Similarly, the Royal Voluntary Service was created in 1938 to help those in the UK who were affected by air raids during World War II. Originally named the Women’s Voluntary Services for Air Raid Precautions, this organisation aimed to supply people with food, drink, bedding and first aid, as well as assisting in the evacuation of thousands of children to the countryside. The organisation was made up of regular men and women who were willing to give up their time to help others, which is exactly what it does to this day. The coronavirus pandemic saw the organisation recruit over 360,000 volunteers with an estimated 1 million requests supported, consisting of delivering medical supplies to hospitals, collecting food and prescriptions for the vulnerable and calling people who are shielding or alone.
There are so many examples of people who have gone above and beyond during the coronavirus pandemic. Communities came together to create care packages for the elderly and vulnerable, ensuring they have all of the essentials they need if they are unable to leave their home or who are shielding. All of our carers at Helping Hands have continued to care for their customers as they would normally do, but with additional personal protective equipment (PPE). During the height of the first lockdown, some of our carers needed an extra helping hand to get all of the right PPE to them so that they could safely care for our customers. That’s when comedian, Joe Pasquale, stepped in, delivering face masks, aprons, and shields to our carers across Essex and London, to do his bit for the fight against coronavirus.
Joe Pasquale in his Helping Hands uniform.
One of our most memorable moments from 2020 is the wonderful gesture by Simon, a carer from Warwickshire. Knowing that his customer, Andrew, was struggling to get out and about during lockdown, Simon decided to purchase a new vehicle for himself that enabled Andrew and his mobility equipment to be loaded safely inside. This meant that Andrew could enjoy some much-need fresh air, explore his local community and even stop off for a McDonald’s drive-thru on the way home!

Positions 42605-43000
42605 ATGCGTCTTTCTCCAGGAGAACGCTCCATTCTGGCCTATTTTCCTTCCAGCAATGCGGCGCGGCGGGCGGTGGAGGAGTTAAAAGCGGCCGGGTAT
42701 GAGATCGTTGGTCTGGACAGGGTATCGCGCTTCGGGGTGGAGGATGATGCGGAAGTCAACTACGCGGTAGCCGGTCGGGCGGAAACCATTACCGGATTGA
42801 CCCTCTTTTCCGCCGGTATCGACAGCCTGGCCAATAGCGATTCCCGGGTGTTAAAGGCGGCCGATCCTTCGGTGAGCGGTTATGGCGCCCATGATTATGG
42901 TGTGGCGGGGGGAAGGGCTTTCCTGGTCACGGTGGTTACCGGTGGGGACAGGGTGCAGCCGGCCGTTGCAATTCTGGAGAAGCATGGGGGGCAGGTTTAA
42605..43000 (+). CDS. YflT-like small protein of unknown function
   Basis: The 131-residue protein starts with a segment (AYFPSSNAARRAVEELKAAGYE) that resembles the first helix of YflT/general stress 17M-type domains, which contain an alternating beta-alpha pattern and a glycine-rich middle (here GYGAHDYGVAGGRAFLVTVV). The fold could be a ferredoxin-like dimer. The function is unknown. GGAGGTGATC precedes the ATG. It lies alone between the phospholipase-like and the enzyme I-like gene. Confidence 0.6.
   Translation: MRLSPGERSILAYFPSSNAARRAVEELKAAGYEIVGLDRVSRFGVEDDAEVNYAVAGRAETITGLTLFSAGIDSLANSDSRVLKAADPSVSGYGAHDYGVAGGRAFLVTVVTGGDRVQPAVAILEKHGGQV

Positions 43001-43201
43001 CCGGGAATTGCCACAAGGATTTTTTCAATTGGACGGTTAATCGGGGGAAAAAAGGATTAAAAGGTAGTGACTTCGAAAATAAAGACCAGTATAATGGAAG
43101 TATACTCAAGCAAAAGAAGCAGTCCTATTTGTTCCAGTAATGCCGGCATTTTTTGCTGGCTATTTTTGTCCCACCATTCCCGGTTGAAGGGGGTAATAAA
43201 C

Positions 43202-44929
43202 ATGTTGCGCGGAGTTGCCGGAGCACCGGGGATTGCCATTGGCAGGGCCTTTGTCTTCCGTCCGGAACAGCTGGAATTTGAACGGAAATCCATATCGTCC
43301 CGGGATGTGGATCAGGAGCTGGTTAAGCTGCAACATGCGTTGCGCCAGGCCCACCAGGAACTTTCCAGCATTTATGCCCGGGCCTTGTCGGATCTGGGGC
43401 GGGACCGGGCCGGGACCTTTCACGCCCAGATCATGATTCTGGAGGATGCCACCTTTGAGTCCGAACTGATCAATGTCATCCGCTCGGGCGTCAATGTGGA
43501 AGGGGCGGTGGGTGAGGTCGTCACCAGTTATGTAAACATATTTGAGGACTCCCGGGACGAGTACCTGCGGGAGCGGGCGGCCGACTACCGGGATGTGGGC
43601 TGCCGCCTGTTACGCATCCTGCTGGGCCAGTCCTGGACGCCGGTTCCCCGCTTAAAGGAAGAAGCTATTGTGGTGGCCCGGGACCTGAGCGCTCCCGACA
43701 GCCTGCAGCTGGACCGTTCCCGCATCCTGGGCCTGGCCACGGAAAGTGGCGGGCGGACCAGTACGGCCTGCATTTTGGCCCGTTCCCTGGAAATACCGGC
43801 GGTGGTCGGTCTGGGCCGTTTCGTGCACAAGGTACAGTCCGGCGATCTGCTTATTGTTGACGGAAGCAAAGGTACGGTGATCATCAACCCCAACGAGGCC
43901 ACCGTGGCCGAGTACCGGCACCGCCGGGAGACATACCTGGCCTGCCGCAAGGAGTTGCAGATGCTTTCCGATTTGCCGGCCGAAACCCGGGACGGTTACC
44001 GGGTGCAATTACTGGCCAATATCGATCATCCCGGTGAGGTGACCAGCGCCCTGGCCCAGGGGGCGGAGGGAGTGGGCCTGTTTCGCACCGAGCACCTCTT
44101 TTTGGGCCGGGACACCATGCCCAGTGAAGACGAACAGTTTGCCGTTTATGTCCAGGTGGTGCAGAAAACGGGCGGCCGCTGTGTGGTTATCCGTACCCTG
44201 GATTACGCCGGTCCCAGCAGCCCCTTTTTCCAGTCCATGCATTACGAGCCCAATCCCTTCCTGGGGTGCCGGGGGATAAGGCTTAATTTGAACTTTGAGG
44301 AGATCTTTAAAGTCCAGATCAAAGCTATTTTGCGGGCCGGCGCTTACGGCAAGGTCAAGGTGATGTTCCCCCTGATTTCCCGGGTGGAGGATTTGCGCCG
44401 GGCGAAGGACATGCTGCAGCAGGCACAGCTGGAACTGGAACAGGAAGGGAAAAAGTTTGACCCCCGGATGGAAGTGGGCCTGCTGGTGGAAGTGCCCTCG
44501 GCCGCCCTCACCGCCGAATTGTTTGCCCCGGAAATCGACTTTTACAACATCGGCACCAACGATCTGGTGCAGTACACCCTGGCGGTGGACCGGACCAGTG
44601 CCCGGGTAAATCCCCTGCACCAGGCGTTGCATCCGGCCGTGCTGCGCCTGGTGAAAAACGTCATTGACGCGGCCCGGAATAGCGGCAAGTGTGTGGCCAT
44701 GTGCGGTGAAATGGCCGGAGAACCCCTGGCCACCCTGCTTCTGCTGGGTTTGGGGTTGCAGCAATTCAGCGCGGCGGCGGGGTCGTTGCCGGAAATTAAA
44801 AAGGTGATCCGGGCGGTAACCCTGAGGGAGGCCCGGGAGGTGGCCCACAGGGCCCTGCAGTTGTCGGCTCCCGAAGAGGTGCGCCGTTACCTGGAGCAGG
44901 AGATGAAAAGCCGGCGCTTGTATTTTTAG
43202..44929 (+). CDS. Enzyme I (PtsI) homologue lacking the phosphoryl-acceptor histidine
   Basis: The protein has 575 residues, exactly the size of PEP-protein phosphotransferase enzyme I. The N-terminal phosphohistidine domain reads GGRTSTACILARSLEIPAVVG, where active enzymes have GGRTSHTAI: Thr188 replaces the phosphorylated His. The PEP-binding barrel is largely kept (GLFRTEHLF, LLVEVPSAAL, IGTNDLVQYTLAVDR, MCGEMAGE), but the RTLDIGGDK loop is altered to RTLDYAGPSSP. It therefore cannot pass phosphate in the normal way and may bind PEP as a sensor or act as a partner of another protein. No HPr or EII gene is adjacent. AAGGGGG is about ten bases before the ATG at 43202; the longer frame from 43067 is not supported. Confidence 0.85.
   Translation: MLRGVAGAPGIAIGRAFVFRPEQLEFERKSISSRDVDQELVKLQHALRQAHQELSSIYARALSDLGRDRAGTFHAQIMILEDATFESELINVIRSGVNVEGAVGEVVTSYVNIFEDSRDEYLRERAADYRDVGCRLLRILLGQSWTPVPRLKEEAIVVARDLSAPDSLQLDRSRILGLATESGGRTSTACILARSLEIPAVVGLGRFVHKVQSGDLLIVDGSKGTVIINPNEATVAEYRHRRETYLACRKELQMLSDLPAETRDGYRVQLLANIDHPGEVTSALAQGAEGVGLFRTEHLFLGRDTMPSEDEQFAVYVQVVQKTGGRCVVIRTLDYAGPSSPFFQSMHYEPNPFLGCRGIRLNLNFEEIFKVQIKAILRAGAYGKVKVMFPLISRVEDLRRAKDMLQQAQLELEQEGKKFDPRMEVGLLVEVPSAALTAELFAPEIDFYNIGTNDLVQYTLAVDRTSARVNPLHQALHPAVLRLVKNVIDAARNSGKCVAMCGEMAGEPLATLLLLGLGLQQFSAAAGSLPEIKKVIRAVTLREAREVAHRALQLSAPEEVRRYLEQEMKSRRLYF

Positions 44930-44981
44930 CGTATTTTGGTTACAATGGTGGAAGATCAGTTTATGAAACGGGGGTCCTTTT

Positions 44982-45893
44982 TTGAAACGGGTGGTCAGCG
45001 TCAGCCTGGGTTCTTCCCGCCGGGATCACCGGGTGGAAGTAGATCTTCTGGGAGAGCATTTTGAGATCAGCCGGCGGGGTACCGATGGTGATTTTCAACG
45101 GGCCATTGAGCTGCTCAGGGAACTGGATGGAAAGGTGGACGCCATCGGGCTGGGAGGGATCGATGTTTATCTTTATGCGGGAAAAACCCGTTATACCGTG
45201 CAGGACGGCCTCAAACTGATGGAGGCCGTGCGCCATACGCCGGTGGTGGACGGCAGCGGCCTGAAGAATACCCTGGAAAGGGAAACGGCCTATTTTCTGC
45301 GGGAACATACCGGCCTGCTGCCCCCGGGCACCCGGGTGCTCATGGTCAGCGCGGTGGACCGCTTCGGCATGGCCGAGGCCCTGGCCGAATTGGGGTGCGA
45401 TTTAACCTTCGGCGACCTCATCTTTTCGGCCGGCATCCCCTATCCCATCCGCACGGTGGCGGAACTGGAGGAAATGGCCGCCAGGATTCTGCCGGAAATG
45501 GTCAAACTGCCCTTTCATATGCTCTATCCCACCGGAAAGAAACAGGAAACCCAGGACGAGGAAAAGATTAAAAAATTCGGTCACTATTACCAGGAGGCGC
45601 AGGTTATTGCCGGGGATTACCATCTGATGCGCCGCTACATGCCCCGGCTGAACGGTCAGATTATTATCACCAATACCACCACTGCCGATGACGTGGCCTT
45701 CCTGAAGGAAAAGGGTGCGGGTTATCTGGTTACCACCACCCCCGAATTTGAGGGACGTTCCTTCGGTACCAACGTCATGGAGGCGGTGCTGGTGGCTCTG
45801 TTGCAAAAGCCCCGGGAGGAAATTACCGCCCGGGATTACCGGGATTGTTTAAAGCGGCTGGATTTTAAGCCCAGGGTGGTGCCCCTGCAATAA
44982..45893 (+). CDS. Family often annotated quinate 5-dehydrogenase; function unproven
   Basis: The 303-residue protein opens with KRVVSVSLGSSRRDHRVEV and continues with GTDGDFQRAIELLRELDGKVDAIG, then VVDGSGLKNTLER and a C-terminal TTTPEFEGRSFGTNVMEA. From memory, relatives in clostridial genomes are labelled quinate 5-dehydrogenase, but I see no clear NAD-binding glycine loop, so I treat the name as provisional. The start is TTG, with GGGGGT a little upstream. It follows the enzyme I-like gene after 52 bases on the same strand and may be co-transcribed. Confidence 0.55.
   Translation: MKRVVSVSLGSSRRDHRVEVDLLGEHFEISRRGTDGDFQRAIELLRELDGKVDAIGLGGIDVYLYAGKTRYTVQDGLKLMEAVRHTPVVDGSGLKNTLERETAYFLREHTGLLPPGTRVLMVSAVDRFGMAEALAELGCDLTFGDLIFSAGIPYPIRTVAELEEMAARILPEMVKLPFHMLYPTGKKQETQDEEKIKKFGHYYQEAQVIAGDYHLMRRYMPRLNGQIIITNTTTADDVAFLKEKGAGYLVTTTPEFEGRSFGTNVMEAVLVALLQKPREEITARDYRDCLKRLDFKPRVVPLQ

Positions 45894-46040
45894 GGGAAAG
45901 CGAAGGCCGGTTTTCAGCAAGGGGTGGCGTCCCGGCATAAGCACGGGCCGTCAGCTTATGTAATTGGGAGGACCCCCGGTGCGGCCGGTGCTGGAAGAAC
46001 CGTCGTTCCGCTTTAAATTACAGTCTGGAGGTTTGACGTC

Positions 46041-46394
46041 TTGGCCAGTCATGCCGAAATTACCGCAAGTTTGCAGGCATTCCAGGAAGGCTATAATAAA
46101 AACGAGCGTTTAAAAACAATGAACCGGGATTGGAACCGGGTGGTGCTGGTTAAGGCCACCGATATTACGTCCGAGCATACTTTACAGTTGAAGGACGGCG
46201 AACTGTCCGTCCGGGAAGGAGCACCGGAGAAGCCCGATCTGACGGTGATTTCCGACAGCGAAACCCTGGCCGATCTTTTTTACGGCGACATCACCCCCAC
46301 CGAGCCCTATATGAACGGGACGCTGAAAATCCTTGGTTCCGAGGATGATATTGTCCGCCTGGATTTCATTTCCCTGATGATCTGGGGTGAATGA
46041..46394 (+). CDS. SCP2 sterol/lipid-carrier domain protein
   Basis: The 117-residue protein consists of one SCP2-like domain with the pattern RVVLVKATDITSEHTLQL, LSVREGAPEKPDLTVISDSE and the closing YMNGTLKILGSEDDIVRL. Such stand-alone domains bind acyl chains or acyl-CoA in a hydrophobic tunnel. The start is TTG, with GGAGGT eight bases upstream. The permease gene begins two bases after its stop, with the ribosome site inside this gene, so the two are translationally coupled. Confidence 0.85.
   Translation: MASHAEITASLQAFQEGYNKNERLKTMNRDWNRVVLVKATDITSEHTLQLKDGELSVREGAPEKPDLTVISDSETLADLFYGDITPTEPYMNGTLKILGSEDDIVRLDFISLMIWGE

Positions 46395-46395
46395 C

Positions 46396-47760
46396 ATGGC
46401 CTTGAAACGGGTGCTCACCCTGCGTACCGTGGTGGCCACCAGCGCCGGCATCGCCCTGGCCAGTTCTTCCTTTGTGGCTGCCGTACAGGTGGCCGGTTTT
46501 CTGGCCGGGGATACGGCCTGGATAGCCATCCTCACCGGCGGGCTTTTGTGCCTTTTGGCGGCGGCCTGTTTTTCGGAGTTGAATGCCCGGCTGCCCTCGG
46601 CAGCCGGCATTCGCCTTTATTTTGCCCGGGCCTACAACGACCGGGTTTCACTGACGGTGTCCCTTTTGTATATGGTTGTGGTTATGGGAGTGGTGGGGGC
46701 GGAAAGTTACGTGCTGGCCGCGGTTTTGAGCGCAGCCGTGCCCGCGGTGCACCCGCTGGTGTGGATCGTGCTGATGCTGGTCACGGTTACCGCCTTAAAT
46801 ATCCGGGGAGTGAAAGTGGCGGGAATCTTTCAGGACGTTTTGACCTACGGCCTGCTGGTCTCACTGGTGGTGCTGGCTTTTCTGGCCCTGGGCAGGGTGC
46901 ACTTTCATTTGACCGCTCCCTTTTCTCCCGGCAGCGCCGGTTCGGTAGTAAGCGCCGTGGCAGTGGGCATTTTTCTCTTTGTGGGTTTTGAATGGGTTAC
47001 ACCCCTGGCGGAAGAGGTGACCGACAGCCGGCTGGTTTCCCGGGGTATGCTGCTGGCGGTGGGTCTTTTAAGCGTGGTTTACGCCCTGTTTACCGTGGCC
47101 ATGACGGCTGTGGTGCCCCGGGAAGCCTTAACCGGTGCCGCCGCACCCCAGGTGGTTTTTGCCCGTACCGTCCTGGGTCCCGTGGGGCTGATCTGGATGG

Simon’s incredible commitment to his role as a carer has earned him a nomination for our company employee recognition scheme, Moments of Kindness, as well as being nominated as a finalist at the Care Heroes Awards, held by Home Care Insight UK.
Simon and Andrew enjoying an afternoon out in Stratford-upon-Avon.
Bringing the country together
Perhaps the most recognisable movement of this past year has been the efforts made by Captain Sir Tom Moore, who in the run up to his 100th birthday, made it his mission to walk 100 laps of his garden to raise £1,000 for NHS Charities Together. Determined Captain Tom completed his challenge, but managed to raise over £32 million for the NHS, completely surpassing his self-set target of £1,000!
Captain Tom’s selfless act inspired many others to follow in his footsteps. Children across the UK spent their lockdown raising money for those more vulnerable during the pandemic by doing sponsored bike rides, runs and even designing one-off t-shirts.
Although we have just entered another regional tier system and it seems for now that the pandemic is far from over, there have been so many acts of bravery, kindness and compassion from one another that have prevailed. It’s up to us to keep on going and helping one another, so that we can all live in a happy and healthy world. Whether you help out an elderly neighbour with their shopping or if you’re a carer or health worker in the NHS who is on the frontline every day, we can all do our bit and help to come together to overcome this virus once and for all.